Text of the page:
Why the 2021 total solar eclipse will be so special
What’s on your bucket list? It’s likely that the top two on your list are to visit Antarctica and to experience your first – or another – a total solar eclipse above floating icebergs.
With Albatross Expeditions you’ll get to experience both when, on Saturday, December 4, 2021, a precious totality will be visible the Weddell Sea off the coast of mainland Antarctica.
Totality occurs when the Moon blocks the Sun and affords all within the Moon shadow’s path a brief naked-eye view of the Sun’s white, wispy corona. For guests of Albatross Expeditions, these wondrous moments will last from between 40 and 1 minute 41 seconds, depending on the exact position we observe from.
However, as well as being able to experience the wonders of totality during your dream trip around Antarctica, there are other reasons why the only total solar eclipse in 2021 is unmissable:
- Totality will occur over the iconic icescapes and floating icebergs of the Antarctic Peninsula.
- It’s rare for a solar eclipse to be observable so low in the sky.
- We may see the Moon’s shadow racing towards us.
- There is no total solar eclipse in 2022.
- The “White Continent” won’t experience another total solar eclipse until 2039.
Given clear skies, guests will be able to observe totality close to the horizon; in the area of the Weddell Sea that we expect to view this eclipse, the Sun and Moon will be just 8° above the southeastern horizon.
Not only will that afford a terrific view of the eclipse just above the icy environment of Antarctica, but it means your images could feature spectacular and colourful context that’s rare in photographs of eclipses. Bring a 50-100mm telephoto lens for the best chance of capturing the magical moments.
The low angle of this eclipse will also give us the chance to see the Moon’s shadow approaching. It’s not an easy thing to see from the ground, but since the Moon is so low in the sky we’ll be looking almost straight into its shadow.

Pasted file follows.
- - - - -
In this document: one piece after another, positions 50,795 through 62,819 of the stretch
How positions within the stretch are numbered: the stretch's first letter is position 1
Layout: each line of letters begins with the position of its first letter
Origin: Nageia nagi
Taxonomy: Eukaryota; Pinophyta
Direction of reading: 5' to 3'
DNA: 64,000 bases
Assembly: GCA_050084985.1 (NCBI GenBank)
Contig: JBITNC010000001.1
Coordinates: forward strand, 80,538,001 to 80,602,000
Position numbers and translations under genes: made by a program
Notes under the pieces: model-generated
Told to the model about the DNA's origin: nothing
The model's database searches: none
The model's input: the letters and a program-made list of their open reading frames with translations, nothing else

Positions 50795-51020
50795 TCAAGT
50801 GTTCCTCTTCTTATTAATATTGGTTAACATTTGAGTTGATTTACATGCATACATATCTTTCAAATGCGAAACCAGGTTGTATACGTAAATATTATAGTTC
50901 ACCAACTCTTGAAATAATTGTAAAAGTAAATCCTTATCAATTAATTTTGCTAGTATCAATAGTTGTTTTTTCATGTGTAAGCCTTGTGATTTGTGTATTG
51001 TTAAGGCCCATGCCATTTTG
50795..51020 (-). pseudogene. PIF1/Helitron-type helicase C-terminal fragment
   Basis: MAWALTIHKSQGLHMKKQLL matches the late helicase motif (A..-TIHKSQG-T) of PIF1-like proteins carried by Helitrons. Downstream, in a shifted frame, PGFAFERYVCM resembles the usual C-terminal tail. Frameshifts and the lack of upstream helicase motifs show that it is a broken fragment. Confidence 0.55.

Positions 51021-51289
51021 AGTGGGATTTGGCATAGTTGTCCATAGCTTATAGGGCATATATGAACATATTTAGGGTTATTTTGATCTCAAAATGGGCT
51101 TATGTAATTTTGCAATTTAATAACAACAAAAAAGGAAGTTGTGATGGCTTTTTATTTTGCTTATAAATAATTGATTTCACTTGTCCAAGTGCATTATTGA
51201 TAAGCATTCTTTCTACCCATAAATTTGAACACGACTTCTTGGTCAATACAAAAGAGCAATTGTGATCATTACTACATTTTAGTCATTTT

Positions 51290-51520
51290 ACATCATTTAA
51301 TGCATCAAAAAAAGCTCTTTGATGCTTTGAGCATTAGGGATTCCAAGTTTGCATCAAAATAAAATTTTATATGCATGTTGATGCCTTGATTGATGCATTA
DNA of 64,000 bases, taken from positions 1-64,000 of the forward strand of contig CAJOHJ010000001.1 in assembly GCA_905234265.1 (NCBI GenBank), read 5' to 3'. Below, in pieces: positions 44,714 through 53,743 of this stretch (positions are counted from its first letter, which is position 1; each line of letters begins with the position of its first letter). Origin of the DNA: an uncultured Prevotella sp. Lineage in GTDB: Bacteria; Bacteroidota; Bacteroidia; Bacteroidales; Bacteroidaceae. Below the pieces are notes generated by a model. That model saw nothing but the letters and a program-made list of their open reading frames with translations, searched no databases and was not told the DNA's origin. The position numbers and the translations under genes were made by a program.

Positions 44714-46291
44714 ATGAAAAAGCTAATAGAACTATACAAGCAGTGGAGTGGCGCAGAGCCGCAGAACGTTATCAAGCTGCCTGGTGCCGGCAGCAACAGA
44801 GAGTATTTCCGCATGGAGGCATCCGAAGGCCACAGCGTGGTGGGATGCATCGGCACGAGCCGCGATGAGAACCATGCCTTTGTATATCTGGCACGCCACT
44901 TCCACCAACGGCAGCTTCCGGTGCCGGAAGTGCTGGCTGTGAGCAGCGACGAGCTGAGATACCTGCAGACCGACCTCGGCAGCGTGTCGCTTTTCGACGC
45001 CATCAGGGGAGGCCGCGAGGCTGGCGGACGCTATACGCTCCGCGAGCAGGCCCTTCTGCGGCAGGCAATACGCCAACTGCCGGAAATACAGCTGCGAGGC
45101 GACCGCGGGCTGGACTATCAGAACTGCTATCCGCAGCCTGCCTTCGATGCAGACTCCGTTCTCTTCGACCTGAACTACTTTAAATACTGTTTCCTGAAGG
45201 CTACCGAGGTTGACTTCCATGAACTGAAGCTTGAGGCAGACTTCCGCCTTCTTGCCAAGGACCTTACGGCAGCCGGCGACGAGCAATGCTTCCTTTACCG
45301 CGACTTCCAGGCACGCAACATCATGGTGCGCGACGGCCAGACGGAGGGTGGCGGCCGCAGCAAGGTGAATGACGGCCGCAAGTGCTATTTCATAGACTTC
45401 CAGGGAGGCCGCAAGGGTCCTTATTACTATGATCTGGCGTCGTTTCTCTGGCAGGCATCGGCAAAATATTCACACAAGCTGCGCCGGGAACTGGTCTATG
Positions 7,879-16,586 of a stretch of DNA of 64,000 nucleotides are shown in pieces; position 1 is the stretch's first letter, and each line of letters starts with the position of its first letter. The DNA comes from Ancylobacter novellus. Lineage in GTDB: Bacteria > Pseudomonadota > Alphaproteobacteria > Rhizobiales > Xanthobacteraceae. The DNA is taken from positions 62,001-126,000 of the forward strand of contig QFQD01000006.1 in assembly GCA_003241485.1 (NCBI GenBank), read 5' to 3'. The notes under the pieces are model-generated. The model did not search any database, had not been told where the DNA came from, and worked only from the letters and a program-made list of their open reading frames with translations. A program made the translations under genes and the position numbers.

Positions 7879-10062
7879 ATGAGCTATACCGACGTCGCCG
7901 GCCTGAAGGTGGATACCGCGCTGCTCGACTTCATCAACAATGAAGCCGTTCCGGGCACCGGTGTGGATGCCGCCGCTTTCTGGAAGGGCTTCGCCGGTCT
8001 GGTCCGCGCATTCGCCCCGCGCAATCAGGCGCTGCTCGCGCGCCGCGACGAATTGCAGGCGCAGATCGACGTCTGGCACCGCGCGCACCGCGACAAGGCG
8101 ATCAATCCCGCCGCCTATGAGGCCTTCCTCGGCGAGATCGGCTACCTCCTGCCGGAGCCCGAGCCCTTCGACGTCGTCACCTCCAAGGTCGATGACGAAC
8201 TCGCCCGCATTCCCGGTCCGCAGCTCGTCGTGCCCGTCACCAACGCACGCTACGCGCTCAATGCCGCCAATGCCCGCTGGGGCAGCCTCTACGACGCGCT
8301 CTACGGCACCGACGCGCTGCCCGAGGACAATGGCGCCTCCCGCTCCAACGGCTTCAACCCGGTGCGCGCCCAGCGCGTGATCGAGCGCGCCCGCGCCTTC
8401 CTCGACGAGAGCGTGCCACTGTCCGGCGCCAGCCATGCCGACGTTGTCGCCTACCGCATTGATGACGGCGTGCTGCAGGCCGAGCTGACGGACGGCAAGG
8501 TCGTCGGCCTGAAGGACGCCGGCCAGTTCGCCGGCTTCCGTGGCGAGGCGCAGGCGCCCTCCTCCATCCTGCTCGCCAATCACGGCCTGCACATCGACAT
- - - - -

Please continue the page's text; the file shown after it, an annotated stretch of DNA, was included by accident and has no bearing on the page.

However, it won’t get completely dark. Many people looking forward to their first experience of a total solar eclipse presume that the sky will go completely dark during totality. During December in Antarctica, which experiences an almost 24-hour sunlight, darkness may even be a welcome relief. Though it will be briefly near-dark for us on 4 December, 2021 – largely because of the low position of the Sun and Moon – expect a deep twilight rather than a pitch black.
In clear skies, we may also be able to spot Venus, Jupiter and even Mars, though for those precious few seconds our gaze will be fixed on the eclipse.
For those that do make the trip, it’s sure to be memorable whatever the weather. That goes double because of its rarity. Not only is there no total solar eclipse in 2022, but celestial mechanics are such that a total solar eclipse only occurs in Antarctica every 18 years, 11 days and eight hours. The next one is not until will be on December 15, 2039.
So once you’ve viewed the icescapes, icebergs and mountains, and seen the seabirds, seals and penguins, you’ll get the chance to experience one of the great total solar eclipses ever witnessed as together we get thrown under the Moon’s mightly shadow.
A proper collector’s solar eclipse, your trip to Antarctica promises to be a proper once-in-a-lifetime voyage.